Sunday, January 19, 2014

The Rise and Fall of Jim Crow in Amite, Louisiana During the 60's

Dr. Martin Luther King, Jr.
Amite,LA--All over the United States people are preparing to celebrate the life works of Dr. Martin Luther King, Jr., by hosting a weekend of services and events on Monday; January 20th. For some who fought, protest and march for social change, it's about remembrance. In 1968, I was living in Amite, Louisiana when Dr. King was assassinated. I remember my grandmother Josephine crying when she got word that Dr. King was assassinated, she turned on the television and we watched the news. At that time we had what you called a party phone line, which meant that you could easily pick up the phone to make a call and someone was on the lines. The phone lines were tied up with people talking about Dr. King being assassinated. 

During that time in Amite, Louisiana, Jim Crow was live and well. I hated going to town with my grandmother because she was made to say "yes mam", and "no sir" to white people and sometimes to young white people younger than herself. We were not allowed to go in certain places and had to wait  until all the white people was served first.

I remember the older people talking about the KKK and how they were burning crosses in the yards of African American people in Amite, La and surrounding areas. Up to this day people in Amite, Louisiana doesn't like to talk about the racism that they experienced. Places like "Nigger Alley" the "Nigger Window" and the Jim Crow Theater.
Mrs. Alma Harrison Vernon at a School Board Meeting
My brothers and I was part of the first integration of the schools in Amite, La.,  all four of us was retained that first year like so many other African American students in 1969. I can speak first hand of the mistreatment that I received from my white teacher. Like so many other African American students we had no one to tell or talk too.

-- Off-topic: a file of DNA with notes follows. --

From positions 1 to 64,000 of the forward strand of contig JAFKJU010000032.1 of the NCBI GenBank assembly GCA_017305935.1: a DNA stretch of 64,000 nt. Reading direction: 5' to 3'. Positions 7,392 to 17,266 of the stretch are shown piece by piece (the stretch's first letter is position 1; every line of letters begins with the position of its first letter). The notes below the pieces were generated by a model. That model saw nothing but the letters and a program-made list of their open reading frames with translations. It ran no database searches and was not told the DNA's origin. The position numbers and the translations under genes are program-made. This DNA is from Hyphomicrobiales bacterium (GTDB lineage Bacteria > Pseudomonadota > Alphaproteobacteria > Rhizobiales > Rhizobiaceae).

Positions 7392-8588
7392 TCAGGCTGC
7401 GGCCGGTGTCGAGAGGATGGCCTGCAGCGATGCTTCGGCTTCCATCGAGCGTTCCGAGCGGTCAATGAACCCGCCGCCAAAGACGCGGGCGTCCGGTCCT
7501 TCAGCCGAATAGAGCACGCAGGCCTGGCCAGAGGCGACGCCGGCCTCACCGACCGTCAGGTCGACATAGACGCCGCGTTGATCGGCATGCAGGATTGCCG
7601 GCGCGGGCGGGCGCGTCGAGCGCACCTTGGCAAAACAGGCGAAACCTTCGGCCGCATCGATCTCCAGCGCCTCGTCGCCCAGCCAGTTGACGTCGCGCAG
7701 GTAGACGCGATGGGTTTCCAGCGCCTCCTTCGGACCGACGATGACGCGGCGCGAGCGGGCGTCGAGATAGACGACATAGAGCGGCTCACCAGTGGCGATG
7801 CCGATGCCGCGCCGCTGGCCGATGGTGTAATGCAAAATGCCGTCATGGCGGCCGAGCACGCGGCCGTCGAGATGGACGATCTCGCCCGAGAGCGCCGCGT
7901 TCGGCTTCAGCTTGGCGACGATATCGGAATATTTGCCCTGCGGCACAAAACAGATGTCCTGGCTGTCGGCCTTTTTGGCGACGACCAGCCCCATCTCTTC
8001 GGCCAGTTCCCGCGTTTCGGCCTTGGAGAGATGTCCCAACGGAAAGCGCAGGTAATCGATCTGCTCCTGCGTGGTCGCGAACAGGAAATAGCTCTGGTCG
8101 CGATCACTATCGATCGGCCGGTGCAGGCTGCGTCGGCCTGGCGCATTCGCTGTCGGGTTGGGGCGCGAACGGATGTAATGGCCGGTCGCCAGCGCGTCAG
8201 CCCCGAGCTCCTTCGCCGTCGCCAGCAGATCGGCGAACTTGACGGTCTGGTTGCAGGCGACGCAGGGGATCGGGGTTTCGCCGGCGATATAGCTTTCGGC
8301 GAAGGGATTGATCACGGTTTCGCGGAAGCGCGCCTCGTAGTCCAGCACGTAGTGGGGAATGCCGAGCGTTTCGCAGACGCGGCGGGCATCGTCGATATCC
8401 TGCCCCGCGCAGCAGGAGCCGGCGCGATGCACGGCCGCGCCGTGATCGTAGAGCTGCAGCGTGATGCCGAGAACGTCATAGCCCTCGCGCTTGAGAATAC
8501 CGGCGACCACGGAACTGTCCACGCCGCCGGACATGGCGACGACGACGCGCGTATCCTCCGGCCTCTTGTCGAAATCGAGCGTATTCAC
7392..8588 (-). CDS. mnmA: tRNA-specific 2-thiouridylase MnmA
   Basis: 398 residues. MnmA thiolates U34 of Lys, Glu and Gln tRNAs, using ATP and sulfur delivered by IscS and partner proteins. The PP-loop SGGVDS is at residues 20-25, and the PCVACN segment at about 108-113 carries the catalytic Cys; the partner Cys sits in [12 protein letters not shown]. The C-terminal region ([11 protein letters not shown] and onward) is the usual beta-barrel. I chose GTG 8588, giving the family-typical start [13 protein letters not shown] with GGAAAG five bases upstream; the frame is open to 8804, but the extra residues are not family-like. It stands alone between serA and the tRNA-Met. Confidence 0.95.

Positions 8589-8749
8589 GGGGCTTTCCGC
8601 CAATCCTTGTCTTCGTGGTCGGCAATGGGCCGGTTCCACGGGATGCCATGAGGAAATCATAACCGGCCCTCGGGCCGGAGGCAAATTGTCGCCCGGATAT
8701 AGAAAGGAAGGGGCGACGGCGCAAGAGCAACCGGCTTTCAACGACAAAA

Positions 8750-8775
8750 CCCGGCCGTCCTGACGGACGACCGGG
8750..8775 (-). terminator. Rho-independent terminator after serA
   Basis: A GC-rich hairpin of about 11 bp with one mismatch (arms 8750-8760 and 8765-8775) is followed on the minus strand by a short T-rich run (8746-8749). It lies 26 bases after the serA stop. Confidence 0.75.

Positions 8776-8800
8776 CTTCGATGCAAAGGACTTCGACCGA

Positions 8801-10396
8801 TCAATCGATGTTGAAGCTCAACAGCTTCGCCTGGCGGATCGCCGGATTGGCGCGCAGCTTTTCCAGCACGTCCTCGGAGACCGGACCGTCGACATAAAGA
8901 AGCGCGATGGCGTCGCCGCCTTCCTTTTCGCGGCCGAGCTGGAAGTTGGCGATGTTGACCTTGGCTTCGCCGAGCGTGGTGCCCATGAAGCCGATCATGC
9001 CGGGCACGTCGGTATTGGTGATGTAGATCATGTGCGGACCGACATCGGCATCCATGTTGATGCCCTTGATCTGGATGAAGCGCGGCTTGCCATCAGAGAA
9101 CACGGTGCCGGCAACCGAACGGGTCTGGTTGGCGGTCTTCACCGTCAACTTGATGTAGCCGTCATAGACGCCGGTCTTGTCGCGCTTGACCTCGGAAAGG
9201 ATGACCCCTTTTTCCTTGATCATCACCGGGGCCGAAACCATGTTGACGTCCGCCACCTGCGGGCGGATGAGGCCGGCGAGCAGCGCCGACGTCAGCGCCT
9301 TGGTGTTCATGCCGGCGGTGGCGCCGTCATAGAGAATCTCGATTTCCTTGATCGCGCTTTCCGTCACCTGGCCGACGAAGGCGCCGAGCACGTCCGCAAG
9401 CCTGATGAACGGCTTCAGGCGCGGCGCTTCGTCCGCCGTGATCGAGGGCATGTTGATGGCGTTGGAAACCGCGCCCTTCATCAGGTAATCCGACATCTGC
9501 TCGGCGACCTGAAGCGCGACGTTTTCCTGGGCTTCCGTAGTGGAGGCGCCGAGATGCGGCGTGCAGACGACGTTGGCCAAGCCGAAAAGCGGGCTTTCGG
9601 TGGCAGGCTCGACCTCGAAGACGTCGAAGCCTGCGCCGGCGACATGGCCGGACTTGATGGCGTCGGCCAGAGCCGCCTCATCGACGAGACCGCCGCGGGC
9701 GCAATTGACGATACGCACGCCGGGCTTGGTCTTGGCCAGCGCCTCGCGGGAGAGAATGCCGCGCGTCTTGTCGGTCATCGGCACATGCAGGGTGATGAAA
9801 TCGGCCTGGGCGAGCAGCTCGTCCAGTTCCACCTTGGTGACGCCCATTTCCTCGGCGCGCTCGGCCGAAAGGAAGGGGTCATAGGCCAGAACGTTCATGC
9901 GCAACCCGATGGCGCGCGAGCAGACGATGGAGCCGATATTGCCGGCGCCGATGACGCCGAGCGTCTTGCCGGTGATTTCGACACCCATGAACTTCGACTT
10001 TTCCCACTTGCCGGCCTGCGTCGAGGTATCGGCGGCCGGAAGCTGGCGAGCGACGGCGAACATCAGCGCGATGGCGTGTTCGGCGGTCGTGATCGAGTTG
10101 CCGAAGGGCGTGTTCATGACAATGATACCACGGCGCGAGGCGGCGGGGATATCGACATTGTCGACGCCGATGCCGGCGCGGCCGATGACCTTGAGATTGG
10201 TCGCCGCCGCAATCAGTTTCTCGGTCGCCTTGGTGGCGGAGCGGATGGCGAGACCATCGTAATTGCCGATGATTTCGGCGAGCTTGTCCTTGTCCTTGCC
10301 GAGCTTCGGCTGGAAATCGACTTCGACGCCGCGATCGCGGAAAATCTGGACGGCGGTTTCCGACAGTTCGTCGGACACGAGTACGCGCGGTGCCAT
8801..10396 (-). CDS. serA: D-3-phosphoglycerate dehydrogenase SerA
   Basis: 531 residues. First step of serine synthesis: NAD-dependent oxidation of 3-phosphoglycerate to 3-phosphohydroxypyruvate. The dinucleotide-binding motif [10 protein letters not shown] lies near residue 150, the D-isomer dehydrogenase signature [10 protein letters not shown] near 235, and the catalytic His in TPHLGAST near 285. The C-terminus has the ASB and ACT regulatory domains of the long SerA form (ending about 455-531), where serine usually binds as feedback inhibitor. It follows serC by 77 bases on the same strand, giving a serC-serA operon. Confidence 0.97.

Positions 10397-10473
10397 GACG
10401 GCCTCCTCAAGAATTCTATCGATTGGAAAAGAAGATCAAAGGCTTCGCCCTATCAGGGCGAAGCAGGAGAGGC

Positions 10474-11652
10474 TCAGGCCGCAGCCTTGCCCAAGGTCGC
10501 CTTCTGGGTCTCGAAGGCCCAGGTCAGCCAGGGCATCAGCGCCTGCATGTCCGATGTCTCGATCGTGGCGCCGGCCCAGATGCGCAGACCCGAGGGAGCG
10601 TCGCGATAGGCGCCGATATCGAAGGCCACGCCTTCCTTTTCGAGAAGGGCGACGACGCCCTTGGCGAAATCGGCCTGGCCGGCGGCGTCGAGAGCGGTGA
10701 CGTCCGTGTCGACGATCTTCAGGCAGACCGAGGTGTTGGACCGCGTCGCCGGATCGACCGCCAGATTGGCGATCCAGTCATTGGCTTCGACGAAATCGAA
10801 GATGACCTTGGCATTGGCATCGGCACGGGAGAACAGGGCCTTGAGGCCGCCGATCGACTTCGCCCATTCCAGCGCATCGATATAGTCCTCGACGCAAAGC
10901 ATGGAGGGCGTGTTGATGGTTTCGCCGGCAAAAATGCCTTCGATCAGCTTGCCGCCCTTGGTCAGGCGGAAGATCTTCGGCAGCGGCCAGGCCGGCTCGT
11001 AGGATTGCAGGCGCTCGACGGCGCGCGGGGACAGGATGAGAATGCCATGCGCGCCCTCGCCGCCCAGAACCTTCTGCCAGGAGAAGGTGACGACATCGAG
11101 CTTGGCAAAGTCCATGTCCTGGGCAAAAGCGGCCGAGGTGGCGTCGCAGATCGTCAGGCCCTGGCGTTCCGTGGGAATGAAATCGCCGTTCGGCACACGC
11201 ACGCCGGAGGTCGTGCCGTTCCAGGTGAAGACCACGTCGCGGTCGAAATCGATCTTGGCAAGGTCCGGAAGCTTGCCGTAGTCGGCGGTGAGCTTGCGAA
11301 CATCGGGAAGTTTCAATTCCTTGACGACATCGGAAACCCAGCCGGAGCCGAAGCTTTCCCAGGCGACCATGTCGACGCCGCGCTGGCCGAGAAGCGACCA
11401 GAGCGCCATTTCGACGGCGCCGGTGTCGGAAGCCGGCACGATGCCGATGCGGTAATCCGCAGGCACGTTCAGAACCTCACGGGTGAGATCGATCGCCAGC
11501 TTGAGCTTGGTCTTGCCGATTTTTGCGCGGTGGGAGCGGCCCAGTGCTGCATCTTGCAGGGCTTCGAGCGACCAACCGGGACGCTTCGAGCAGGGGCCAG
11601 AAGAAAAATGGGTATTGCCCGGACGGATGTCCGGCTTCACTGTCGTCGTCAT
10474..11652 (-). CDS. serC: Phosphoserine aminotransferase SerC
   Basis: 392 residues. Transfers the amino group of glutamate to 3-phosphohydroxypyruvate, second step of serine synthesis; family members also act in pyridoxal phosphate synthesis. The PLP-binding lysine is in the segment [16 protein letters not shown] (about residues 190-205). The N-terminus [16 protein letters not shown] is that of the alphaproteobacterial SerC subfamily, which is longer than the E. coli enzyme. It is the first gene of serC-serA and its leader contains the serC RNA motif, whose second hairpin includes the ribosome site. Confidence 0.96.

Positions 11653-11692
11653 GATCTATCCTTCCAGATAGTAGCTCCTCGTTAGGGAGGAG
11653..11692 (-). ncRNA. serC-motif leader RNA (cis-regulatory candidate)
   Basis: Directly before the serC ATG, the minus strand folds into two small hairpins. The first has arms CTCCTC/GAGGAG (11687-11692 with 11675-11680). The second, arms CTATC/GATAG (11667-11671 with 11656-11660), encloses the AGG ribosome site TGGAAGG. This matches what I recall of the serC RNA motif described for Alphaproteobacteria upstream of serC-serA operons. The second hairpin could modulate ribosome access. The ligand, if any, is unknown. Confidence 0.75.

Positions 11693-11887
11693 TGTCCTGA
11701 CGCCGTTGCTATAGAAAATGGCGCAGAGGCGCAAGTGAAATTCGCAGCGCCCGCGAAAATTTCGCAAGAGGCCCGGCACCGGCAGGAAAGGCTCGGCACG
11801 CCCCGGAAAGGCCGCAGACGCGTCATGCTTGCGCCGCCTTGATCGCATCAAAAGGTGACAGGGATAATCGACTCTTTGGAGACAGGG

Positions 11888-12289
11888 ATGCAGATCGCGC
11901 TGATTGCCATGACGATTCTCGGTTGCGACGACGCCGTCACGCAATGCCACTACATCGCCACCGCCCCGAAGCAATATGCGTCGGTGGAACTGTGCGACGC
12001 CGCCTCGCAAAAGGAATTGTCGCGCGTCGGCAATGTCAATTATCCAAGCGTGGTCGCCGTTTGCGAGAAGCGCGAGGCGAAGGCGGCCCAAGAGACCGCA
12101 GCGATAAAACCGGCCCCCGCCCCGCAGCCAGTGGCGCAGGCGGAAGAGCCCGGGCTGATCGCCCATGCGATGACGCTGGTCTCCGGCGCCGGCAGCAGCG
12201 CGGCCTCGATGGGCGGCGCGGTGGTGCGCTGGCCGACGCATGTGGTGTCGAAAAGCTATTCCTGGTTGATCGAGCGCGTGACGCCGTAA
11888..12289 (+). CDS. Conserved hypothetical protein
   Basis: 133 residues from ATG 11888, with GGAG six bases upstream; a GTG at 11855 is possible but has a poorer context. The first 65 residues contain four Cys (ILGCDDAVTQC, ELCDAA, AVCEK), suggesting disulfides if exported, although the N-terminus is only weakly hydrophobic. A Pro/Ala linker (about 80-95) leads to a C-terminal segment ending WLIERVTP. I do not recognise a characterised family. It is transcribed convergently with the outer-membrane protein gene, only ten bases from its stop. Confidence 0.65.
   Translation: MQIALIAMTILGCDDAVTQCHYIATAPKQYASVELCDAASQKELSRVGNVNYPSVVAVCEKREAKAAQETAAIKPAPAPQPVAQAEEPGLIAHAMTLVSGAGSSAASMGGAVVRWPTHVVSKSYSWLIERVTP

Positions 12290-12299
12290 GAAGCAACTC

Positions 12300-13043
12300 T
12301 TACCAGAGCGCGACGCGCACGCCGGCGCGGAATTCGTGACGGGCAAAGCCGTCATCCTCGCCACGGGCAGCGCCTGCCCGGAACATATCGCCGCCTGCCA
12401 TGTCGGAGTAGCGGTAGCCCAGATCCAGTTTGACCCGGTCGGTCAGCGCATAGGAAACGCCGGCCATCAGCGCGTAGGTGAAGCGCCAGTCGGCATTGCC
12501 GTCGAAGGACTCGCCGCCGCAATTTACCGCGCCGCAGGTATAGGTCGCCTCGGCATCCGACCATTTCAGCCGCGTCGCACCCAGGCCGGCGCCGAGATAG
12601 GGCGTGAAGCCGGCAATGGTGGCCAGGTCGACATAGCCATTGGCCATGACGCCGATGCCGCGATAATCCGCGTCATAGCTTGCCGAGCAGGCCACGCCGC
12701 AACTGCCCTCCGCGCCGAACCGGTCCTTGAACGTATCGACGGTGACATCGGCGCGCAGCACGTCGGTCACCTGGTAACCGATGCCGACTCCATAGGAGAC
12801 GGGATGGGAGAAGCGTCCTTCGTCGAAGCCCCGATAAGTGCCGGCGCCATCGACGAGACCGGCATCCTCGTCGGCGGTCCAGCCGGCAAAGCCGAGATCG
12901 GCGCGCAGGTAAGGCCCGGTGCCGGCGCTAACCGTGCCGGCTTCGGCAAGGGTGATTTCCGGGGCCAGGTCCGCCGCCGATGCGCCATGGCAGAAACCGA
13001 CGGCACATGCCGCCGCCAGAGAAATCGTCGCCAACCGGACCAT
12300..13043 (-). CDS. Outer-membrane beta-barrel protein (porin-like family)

Although my uncles and cousins were fighting in Vietnam, we were fighting back home for equality and our civil rights. As a child I never visit the public library, movie theaters and other public places that was segregated by the Jim Crow laws. I remember my mother coming home from work  very angry and upset that she was called a "nigger" by a man named Mr. Cobb who owned a second hand store. My great uncle Alex Richardson came out to my mother's home to help address that matter.  
Protest and March in Washington, D.C.

My cousin Adam and his friends were walking home from a football game and when a car with young white men came along and tried to run over them. They had to hide out in the ditch to keep from being attacked or run over by them. 

Several people in my family organized to protest for jobs at several of the local stores, Jo-Ann Frazier, Deloris Harrell-Washington, and Adam and Glyniss Gordon protest for jobs at some of the local stores in Amite, La.  During a conversation with my childhood friend Doris Lloyd she shared with me some of the racist acts that took place in Holden, LA.  She said that one of her friend's Mrs. Albin who lived in Holden, LA told her that when African Americans marched and protest in Holden, white men would lay down on the  buildings in town with assaults weapons ready to  shoot the protestors.

The civil rights movement was the first of the 1960s-era social movement produced one of the most important American social activists of the 20th century. African Americans had to sit on the back of the public buses, they were refused services in hotel and restaurants, and still went to racially segregated schools. Even in the segregated schools we got the hand me down books from the Tangipahoa Parish School Board.

I still get the feeling that both African Americans and white people people in Tangipahoa Parish don't want to embrace a conversation, lectures or discussion on this topic. To this very day this conversation is avoided even in our own homes. 

Many of our parents was working as house maids, nannies, and handy men, drivers and gardeners in many of the white homes in Amite, LA., Life was difficult in many of the rural towns in the 50s and 60s. Up until now, many things still haven't changed. 


After returning home in 2005, although somethings has changes, there is still a lot of things that remains the same. There is a social and economic segregation in Tangipahoa Parish. Although we have several African American elected officials, African American working in clerical positions on a local level. We are still social and economically disfranchised. There are a very few black owned businesses in the entire parish from the south to north end of the parish.

The Northshore Black Elected Officials Coalition and Association of St. Tammany, Tangipahoa, and Washington Parishes, had taken on the task of identifying and addressing critical needs including, economic development, criminal and civil justice, education, youth leadership, transportation and faith-based outreach.